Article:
They’re often called “heroes”. But, foremost, they’re people. Common folk just like us. They don’t have superpowers or wear capes. And that’s what makes them so special. They’re the activists that are celebrated yearly by the Goldman Environmental Prize, also known as the “green Nobel Prize” due to its prestige. The winners of the 2021 edition are Gloria Majiga-Kamoto from Malawi, Thai Van Nguyen from Vietnam, Maida Bilal from Bosnia and Herzegovina, Kimiko Hirata from Japan, Sharon Lavigne from the United States and Liz Chicaje Churay from Peru. Leaders capable of “inspiring all of us to take action to protect our planet”.
We’d like to leave the world a little better than we found it.
Richard Goldman, co-founder of the Goldman Environmental Prize
The winners of the 2021 Goldman Environmental Prize
Due to the pandemic, this year’s award ceremony was held online on 15th June, featuring Jane Fonda as host and musical guests Lenny Kravitz, Baaba Maal and the Ndlovu Youth Choir. The young Ugandan activist Vanessa Nakate also had a special message for the audience. Here are the winners of the 2021 edition.
Concerned about the environmental damage caused by plastic pollution in the southeast African state of Malawi, Gloria Majiga-Kamoto decided to fight against this industry by campaigning to stop the production of thin plastics, a type of single-use polymer. Thanks to her campaign a national ban was adopted in 2019. This is the first time a person from Malawi wins the Goldman Prize.
Thai Van Nguyen, Vietnam, Asia
Thai Van Nguyen is the founder of the NGO Save Vietnam’s Wildlife, responsible for saving 1,540 pangolins from the illegal wildlife trade between 2014 and 2020. Nguyen also instituted the first Vietnamese anti-poaching unit. Since 2018, it has destroyed 9,701 animal traps, torn down 775 illegal camps, confiscated 78 guns and brought to the arrest of 558 poachers, leading to a significant reduction in illegal activities in Pu Mat National Park.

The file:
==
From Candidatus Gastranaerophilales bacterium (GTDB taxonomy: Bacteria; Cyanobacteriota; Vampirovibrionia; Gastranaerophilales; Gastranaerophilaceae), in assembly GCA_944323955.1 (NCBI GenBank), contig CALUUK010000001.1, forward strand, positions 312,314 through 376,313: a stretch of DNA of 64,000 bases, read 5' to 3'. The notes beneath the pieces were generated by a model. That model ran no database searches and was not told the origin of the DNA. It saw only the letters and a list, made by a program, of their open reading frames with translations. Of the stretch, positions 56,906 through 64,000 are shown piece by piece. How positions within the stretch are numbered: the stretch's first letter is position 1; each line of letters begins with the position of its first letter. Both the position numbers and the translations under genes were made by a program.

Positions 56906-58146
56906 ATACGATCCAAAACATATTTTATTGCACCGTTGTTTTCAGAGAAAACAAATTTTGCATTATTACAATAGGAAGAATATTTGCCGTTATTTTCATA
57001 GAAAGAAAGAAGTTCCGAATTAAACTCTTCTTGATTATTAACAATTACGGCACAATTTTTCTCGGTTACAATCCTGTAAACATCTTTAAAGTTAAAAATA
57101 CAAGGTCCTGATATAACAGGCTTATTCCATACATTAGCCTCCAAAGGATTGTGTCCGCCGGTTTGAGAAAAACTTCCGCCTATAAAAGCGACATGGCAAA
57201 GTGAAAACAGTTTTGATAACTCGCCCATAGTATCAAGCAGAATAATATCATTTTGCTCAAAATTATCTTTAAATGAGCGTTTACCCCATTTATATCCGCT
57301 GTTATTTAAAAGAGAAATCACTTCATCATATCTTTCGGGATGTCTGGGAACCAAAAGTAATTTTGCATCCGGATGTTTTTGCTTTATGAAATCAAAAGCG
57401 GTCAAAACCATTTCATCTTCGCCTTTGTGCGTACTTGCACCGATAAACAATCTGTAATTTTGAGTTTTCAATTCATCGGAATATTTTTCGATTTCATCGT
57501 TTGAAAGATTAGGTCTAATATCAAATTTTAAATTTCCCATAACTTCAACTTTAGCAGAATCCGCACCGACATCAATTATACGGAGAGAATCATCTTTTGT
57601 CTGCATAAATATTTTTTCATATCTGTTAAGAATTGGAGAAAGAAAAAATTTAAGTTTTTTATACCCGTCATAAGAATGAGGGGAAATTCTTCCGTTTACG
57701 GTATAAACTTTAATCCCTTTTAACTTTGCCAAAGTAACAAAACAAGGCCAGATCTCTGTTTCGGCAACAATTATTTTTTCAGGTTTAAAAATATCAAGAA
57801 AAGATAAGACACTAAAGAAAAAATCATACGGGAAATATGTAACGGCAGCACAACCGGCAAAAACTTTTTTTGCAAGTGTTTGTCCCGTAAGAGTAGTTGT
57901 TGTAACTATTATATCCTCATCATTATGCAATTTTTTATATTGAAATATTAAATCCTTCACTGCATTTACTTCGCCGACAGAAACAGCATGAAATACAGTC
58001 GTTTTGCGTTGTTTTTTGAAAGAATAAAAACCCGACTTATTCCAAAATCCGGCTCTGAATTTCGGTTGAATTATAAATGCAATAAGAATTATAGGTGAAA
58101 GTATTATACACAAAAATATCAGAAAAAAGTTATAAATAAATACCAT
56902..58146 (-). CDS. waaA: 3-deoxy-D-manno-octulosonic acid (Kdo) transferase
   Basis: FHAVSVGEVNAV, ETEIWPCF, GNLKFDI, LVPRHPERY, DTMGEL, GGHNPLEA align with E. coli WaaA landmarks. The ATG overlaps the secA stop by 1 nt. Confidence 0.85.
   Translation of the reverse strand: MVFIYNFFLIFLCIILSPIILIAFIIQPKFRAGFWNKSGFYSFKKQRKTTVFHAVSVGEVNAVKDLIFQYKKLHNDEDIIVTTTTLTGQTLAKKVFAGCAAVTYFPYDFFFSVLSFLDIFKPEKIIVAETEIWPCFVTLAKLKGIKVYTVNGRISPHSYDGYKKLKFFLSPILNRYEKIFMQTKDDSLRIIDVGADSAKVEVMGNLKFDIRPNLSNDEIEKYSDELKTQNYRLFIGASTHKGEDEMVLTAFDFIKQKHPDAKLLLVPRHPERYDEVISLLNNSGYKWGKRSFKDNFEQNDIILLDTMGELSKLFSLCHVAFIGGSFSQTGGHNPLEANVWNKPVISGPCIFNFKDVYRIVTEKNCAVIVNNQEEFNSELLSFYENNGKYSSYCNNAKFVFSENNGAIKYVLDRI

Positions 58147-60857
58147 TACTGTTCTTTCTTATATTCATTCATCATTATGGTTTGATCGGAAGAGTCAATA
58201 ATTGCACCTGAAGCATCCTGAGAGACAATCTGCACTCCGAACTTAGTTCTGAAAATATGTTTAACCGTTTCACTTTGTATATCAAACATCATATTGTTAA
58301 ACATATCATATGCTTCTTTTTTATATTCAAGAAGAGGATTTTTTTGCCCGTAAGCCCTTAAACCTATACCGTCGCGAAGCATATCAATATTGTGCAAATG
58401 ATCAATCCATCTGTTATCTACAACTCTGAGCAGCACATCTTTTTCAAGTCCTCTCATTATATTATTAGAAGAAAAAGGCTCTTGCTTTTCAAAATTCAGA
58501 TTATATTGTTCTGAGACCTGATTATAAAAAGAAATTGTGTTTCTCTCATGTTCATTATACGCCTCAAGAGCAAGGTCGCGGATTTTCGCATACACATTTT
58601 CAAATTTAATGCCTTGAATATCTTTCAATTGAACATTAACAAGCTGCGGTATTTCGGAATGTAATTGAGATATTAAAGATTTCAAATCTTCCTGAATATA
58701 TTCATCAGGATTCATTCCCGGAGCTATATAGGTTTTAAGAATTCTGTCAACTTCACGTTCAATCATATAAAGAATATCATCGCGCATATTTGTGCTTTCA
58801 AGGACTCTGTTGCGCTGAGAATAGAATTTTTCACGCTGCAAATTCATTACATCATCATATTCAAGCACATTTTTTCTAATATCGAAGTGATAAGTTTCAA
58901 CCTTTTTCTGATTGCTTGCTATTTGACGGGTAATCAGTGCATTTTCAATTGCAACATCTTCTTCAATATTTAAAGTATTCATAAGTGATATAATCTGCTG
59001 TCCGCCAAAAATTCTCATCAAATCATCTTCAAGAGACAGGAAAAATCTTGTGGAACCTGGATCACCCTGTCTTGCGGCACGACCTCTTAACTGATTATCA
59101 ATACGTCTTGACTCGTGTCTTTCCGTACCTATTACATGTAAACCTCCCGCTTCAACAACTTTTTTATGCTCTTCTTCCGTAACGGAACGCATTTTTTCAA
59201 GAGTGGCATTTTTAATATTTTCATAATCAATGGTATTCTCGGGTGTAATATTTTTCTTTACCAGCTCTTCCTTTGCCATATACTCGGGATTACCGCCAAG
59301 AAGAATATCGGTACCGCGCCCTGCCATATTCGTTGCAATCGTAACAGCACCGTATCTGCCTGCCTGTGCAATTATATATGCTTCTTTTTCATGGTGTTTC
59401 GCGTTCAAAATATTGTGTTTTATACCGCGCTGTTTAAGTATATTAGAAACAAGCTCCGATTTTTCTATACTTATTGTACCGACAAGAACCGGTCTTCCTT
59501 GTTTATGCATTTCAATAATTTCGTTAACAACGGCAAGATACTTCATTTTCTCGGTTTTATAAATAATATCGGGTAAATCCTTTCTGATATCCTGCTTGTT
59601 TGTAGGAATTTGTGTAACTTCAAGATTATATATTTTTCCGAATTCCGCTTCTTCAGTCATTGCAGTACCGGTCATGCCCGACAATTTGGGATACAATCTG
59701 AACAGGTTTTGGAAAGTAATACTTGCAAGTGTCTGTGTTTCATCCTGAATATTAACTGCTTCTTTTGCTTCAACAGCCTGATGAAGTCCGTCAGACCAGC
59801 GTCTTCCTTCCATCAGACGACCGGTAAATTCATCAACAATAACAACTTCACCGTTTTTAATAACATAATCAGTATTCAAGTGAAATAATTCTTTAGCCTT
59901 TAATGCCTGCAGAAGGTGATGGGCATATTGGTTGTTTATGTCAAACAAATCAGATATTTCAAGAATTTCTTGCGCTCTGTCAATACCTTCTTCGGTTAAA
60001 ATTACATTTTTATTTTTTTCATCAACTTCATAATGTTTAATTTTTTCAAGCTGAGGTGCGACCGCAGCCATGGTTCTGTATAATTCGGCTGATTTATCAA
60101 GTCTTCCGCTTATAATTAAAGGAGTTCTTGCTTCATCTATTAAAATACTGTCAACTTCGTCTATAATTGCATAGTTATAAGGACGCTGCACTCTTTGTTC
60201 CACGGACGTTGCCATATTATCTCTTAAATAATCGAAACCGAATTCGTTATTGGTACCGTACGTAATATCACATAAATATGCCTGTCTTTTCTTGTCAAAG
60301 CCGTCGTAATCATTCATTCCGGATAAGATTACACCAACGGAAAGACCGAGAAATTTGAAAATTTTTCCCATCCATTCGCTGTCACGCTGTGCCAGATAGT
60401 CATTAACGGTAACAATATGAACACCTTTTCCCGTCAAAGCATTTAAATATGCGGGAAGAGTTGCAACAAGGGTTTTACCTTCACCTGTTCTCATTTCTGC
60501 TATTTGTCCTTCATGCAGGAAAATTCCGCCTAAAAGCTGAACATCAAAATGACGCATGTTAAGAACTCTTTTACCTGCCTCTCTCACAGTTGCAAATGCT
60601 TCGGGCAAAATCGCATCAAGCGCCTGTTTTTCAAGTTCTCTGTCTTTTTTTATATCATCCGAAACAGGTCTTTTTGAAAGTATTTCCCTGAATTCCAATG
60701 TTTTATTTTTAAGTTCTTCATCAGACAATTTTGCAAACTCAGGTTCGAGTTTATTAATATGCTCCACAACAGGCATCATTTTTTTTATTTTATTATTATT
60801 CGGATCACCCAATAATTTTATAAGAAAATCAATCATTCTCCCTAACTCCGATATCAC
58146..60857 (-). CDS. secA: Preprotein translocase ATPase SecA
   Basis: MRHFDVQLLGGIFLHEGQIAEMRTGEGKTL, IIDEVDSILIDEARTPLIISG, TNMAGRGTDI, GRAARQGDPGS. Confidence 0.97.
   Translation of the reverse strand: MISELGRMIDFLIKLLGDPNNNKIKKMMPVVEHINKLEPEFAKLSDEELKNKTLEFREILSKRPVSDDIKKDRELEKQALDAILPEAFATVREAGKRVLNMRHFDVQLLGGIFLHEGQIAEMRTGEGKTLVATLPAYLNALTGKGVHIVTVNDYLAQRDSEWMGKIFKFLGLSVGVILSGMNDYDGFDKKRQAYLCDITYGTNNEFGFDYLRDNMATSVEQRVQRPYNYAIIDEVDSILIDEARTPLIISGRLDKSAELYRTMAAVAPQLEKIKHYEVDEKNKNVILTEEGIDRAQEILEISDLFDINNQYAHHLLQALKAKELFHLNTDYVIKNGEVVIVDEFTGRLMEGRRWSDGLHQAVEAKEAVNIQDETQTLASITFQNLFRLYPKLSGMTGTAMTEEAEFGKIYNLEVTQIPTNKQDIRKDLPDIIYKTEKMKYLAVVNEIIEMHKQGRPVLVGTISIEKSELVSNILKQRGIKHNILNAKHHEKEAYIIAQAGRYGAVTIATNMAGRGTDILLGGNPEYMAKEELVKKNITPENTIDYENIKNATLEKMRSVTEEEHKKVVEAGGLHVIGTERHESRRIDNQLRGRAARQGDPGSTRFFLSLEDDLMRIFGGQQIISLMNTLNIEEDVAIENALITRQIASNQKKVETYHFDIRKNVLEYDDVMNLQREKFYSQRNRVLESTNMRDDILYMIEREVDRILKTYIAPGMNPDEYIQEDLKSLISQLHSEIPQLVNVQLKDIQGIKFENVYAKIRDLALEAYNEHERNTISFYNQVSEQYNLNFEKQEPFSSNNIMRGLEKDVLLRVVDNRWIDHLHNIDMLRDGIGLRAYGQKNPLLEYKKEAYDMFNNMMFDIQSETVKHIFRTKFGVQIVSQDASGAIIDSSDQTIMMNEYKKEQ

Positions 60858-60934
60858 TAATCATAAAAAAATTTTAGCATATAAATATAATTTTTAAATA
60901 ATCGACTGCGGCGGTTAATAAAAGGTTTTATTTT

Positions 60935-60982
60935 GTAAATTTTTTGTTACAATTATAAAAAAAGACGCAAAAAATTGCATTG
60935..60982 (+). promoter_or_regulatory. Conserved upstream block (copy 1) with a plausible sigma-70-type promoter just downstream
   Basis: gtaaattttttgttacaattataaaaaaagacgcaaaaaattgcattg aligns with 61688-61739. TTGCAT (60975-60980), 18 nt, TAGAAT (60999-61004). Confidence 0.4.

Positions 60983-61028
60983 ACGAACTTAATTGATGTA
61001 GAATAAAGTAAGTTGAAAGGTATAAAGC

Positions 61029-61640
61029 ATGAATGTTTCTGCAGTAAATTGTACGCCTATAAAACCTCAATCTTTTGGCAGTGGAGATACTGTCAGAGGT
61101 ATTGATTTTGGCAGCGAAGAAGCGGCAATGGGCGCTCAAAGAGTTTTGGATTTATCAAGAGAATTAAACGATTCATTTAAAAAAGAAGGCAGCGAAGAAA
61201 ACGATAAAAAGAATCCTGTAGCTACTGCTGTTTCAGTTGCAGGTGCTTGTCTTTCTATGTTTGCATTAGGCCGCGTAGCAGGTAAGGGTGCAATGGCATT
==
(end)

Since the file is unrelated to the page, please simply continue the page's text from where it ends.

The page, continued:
Maida Bilal, Bosnia and Herzegovina, Europe
Together with the women in her village, Maida Bilal mounted a 503-days-long protest to stop the construction of two new dams on the Kruščica River in December 2018. The Balkans are home to Europe’s last wild rivers, but demand for hydroelectric power is threatening these precious ecosystems. This marks the first time that a person from Bosnia and Herzegovina receives the Goldman Environmental Prize.
Kimiko Hirata, Japan, islands and island nations
After the Fukushima nuclear disaster in 2011, Japan began relying on coal-based rather than nuclear energy. Kimiko Hirata’s decade-long campaign has stopped 13 new coal power plants from being built throughout the country. These would have released over 1.6 million tonnes of CO2 over their lifetimes. Therefore, Hirata’s efforts have avoided emissions equivalent to those of 7.5 million cars a year, for forty years.
Sharon Lavigne, Unites States, North America